I am a helper.
An avid reader.
A lover of critters and humans alike.
Yes I'm a cat person. I'm a doggo person too.
Mostly I'm a Benji person.
I'm also a devoted parent and partner, but my family is resigned to my obsession with the dog. (They're a bit obsessed too--he's really such a good dog.)
I spent 10 years working in the nonprofit industry after completing a master's degree in anthropology. I traveled the world, met brilliant people, and became quite homesick. So I came home. I earned another degree, this time in counseling. As a licensed professional counselor, I have worked hard to integrate my "anthropological lens" into my therapeutic work. It's important that my interactions with clients, staff, and students are sensitive to the cultural nuances of their lives. When I say "culture" I'm talking about our experiences doing drugs, going to church, dealing with racism, coming out of the closet, and basically everything else related to our identities.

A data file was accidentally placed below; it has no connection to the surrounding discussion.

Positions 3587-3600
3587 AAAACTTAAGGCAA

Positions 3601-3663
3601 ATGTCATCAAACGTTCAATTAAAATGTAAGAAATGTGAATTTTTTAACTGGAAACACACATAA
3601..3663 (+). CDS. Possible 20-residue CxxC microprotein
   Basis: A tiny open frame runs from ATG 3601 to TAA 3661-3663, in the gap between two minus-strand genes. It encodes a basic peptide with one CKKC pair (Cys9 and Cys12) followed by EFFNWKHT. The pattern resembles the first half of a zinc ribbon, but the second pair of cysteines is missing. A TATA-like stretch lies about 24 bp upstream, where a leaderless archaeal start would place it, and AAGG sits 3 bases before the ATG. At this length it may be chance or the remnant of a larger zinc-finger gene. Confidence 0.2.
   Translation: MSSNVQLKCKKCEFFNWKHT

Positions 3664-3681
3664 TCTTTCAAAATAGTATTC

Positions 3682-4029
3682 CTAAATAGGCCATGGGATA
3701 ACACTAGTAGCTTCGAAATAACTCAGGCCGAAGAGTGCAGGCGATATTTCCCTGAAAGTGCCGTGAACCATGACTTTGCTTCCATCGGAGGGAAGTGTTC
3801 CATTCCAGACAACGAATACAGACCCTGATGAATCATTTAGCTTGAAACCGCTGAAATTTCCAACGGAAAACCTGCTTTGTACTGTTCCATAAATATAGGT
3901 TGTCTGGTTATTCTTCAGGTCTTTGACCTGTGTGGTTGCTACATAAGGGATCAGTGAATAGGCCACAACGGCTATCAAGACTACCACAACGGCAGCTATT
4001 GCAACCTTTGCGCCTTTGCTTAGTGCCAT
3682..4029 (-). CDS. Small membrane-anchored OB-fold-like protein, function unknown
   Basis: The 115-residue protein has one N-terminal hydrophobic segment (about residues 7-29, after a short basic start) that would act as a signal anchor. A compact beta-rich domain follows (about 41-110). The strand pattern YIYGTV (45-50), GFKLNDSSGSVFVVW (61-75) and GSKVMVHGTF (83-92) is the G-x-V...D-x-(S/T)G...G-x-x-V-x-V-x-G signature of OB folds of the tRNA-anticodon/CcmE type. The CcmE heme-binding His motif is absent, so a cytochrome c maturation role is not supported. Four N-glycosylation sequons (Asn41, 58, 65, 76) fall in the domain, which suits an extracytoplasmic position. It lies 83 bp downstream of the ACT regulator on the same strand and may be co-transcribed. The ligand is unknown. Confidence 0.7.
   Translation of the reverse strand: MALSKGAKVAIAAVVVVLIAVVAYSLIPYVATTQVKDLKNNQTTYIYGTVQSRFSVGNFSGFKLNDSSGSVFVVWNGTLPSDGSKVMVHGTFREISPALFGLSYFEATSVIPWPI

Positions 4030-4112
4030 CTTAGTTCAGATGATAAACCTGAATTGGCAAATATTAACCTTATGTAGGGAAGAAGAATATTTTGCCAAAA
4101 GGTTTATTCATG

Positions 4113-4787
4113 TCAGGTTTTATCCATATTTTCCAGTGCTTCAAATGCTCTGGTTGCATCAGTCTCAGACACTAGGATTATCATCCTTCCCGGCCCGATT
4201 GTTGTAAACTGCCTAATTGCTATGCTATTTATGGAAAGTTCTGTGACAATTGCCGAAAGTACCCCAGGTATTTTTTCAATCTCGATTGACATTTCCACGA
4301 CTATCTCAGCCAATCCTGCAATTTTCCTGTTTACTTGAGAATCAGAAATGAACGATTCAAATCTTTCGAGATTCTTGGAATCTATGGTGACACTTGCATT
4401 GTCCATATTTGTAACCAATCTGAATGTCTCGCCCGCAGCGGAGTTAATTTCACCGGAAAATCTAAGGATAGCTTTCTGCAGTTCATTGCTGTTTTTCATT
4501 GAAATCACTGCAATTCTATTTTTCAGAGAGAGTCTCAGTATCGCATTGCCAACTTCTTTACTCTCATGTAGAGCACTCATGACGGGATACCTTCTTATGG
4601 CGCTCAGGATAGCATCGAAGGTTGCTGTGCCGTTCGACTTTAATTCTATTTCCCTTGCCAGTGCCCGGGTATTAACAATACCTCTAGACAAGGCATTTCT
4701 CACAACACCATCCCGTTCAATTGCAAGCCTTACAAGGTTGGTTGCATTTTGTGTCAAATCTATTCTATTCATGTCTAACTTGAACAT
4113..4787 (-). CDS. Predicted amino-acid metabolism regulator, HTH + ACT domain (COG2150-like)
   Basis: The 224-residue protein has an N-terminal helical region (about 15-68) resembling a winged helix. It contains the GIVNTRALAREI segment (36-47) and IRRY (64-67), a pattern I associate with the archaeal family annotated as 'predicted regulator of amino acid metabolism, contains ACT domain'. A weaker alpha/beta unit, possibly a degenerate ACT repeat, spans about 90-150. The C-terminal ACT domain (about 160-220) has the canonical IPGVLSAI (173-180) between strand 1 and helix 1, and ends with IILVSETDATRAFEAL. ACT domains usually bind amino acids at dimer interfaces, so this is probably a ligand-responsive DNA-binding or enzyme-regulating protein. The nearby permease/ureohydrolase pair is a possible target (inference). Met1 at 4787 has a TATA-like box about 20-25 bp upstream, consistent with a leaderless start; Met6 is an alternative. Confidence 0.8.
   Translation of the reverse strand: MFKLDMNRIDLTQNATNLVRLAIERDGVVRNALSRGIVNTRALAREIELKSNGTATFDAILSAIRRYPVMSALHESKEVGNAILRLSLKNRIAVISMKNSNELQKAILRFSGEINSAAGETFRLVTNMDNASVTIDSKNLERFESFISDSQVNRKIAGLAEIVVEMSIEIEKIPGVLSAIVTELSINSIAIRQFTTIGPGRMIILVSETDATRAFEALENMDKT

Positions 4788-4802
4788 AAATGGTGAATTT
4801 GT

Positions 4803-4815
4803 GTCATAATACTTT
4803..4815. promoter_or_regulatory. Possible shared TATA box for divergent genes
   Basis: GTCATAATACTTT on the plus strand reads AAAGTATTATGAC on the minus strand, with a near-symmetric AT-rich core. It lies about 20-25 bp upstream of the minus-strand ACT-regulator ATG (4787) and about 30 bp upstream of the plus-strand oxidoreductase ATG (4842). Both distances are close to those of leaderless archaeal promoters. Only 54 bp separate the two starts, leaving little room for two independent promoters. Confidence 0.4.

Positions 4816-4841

Recently I decided to climb my biggest mountain so far. (It was almost as painful as climbing Mount Meru!)
I wrote a book.
Writing my first book was a painful process, not just because of 5am wake-up calls, writer's block, and lukewarm coffee. Don't get me wrong, that part sucked, but the truly painful part of writing a book is the vulnerability. I had to look inward and work to identify my biases and assumptions. I had to drag them into the light and inspect my "issues" from every angle before relentlessly tossing them into the text for the world to see. But it was worth it, because my hope is that what I've written will contribute to a softer, gentler world. Whether you're a reader of my clinical texts or my self-help work, I hope you'll feel lighter after reading. Be less afraid to face your own biases, more willing to embrace your vulnerability.
It's painful, but it's worth it.
Back to Benji. He's my therapy assistant at my private practice, Unleashed Counseling, and he is heckin' good at his job. He helps by playing, snuggling, going for walks, and even learning new tricks with clients. His unconditional love and calm demeanor, as well as occasional bursts of puppy energy, bring a lightness and joy into the therapy room. He reminds us (ALL the humans in the room) to be kind to ourselves. He helps us believe that we deserve such kindness. Therapy is simply better with dogs.
Life is better with dogs.
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